Idaho F&G Explains Decision Regarding Wolves
Wildlife managers and biologists agree that the wolf population in Idaho recovered years ago, and that wolf numbers now need to be controlled to reduce conflicts with people and wildlife.
The recent court decision bypassed science and put Idaho wolves back under the protection of the Endangered Species Act based on a legal technicality. Now we must deal with a difficult situation.
The Endangered Species Act severely limits Idaho's abilities to manage wolves, and it is tempting to turn wolf management over to the federal government until wolves can be delisted again. But U.S. Fish and Wildlife Service officials have told us they wouldn't manage wolves to protect Idaho elk herds, and they don't share our motivation to protect the interests of our ranchers, pet owners, hunters and rural communities.
We looked carefully at our options and potential consequences. We decided that as long as we are making a difference, we must stay engaged in wolf management to protect Idaho's interests and rights. Only as a last resort will we leave the fate of Idaho residents and wildlife entirely in the hands of the federal government.
Part of the reason we feel that way is because of how we got to where we are.
With the court decision to relist wolves for the second time, the federal system has failed us. Defenders of Wildlife and other special interest groups are using a parade of lawsuits to tie the federal government in knots, and the result is against common sense, responsible wildlife management, and the stated intent of the Endangered Species Act. While we will work within the rule of law; we will use all of our influence and authority to make this right and put wolf management back in Idaho's hands where it belongs.
Idaho's lawyers will ask a court of appeals to overturn U.S. District Court Judge Donald Molloy's ruling, but we believe the best solution is to change the law directly. We will work with Idaho's congressional delegation, Idaho Gov. C.L. "Butch" Otter and other states to resolve this problem through federal legislation. Solutions will probably not be easy or quick. We will need all of the support we can get to make this happen, and we will keep you posted as to how you can best help these efforts.
While we are pursuing change in the courts and in Congress, we will make the most of the authorities available to us. We support Gov. Otter's efforts to reach a new agreement with U.S. Fish and Wildlife to ensure as much flexibility as possible in managing wolves. The Idaho Fish and Game Commission recommended that the U.S. Fish and Wildlife Service be in charge of Endangered Species Act enforcement while Idaho focuses on protecting its elk herds and reducing wolf conflicts. It should also be the federal government's role to fund wolf management, and we support restricting the use of hunters' license dollars for wolf management as long as wolves are federally protected.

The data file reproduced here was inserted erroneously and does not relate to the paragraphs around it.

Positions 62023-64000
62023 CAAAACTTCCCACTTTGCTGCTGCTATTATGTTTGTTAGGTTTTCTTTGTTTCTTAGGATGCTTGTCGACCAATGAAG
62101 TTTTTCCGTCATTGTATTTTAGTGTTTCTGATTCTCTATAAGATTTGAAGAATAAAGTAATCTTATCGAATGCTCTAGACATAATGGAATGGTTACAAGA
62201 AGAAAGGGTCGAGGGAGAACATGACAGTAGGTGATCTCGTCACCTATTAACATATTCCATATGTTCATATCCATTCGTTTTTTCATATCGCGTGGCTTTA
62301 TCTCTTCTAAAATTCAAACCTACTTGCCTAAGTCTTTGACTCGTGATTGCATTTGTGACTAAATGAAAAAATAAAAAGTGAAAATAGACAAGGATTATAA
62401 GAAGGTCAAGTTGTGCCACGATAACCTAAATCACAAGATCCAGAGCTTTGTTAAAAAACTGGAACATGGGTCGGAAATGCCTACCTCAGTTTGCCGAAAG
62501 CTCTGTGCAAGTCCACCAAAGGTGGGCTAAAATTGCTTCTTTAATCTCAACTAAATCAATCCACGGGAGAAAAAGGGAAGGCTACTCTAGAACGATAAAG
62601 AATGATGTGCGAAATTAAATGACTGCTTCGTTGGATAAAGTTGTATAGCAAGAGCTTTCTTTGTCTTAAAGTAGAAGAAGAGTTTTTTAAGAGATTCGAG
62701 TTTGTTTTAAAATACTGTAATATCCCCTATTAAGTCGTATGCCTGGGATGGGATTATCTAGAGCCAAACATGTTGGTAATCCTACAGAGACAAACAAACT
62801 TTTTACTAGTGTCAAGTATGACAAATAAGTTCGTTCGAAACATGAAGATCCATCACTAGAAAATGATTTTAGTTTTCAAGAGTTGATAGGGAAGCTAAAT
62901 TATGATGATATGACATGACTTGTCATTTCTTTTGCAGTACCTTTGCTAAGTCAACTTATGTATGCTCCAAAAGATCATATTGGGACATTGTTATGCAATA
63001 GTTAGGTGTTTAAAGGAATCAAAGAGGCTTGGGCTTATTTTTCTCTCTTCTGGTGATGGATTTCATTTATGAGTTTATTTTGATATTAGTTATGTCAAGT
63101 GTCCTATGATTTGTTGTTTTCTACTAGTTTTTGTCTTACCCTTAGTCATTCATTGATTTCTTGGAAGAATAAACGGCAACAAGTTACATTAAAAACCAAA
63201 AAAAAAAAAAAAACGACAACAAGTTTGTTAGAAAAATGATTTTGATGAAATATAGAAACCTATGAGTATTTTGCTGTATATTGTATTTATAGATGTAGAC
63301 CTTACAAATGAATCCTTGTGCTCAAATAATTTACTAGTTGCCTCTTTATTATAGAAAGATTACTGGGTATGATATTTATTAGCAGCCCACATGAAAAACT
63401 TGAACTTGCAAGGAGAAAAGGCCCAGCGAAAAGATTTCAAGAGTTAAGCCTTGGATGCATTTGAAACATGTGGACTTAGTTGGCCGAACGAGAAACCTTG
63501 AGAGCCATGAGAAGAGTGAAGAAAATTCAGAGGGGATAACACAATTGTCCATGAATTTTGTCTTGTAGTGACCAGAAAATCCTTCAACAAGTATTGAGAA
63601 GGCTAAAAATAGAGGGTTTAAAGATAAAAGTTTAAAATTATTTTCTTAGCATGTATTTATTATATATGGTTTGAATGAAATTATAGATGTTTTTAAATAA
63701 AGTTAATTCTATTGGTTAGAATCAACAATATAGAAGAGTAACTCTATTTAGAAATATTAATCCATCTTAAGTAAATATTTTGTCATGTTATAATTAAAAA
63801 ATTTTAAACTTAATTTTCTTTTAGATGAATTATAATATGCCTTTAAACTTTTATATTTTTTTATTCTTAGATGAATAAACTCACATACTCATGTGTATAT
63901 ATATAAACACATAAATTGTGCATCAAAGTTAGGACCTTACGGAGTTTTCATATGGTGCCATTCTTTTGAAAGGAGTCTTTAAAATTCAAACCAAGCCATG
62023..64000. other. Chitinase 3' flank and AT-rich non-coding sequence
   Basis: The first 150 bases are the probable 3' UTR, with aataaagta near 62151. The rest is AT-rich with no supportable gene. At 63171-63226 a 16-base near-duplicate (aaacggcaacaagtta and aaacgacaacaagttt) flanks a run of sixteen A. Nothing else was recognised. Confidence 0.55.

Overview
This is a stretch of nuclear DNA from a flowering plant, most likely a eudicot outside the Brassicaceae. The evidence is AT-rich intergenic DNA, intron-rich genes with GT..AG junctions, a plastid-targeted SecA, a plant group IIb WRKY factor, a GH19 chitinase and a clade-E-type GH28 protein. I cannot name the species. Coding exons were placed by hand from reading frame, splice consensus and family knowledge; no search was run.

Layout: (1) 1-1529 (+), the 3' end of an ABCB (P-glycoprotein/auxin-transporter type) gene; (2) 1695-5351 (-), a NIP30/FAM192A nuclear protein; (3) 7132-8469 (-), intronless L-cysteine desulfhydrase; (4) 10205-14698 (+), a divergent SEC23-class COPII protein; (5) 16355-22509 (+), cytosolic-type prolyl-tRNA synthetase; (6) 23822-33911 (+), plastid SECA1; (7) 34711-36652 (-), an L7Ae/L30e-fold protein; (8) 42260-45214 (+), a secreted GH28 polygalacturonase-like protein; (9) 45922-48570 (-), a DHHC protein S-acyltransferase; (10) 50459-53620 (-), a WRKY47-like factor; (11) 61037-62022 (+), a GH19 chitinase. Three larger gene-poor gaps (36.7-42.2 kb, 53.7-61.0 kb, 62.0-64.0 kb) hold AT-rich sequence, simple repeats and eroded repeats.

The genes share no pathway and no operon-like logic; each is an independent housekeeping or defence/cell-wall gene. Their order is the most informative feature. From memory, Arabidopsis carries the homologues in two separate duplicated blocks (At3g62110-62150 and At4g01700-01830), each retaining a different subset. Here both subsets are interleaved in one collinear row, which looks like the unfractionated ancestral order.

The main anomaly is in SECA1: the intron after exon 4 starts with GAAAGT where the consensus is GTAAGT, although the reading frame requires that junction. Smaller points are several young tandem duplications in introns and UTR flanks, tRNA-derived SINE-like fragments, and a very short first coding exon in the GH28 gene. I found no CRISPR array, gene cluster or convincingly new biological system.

We will continue to insist on population control, particularly in areas where wolf predation is hurting our wildlife. The processes for getting federal agency approvals involve considerable paperwork and time and impose requirements that are an additional source of frustration. For example, because of federal legal requirements, Idaho Fish and Game managers have to use wolf population estimates that are "minimum," so we know we are underestimating the number of wolves in Idaho.
Likewise, to control wolves to protect elk herds under the "10(j)" provision of the Endangered Species Act, Idaho must demonstrate wolf predation impacts based on data that takes time to collect. We must also have our proposals reviewed by at least five scientists outside our agencies. That means we end up a year or more behind the times, using data that often doesn't match up with what you see in the woods today. We have gotten to the point where we will soon submit a "10(j)" proposal to the U.S. Fish and Wildlife Service for wolf control actions in the Lolo Zone, and other proposals are being developed. When delisting occurred previously, we were poised with a proposal then, too.
As you can tell, we are in a tough struggle to regain state management, with scientific and legal battles on many fronts. We are concerned that some matters are dividing our community when we need to be united. For example, there are some who want to argue about what happened in Idaho politics when wolves were introduced in 1994. While we commit to learning from history, we do not want to waste our energy trying to attack, defend, or change the past.
We are fighting a national battle of perception. It is easy to paint an ideal world of nature from a desk far away from rural Idaho. We need your help to explain why it is important to manage Idaho's wolf population, just like we manage other wildlife. Someone who wouldn't think twice about calling animal control to pick up stray dogs in the city may not think about how wolves are affecting the lives of Idahoans in similar ways - unless we tell them.
National activist groups try to portray the average Idahoan as a wolf exterminator, lazy hunter or crazy extremist. We need your help to prove them wrong, just as Idahoans did when we participated responsibly in the first wolf hunting season in the lower 48 states. We need your help to support change through social networks across the country.
If state authorities are further undermined by court decisions or inaction at the federal level, there may come a time where we decide the best thing to do is to surrender and leave wolf management up to the federal government until wolves are delisted. But for now we believe the best place to fix the system and protect Idaho's interests is by staying involved in management. We appreciate your support.
Idaho Fish and Game Commission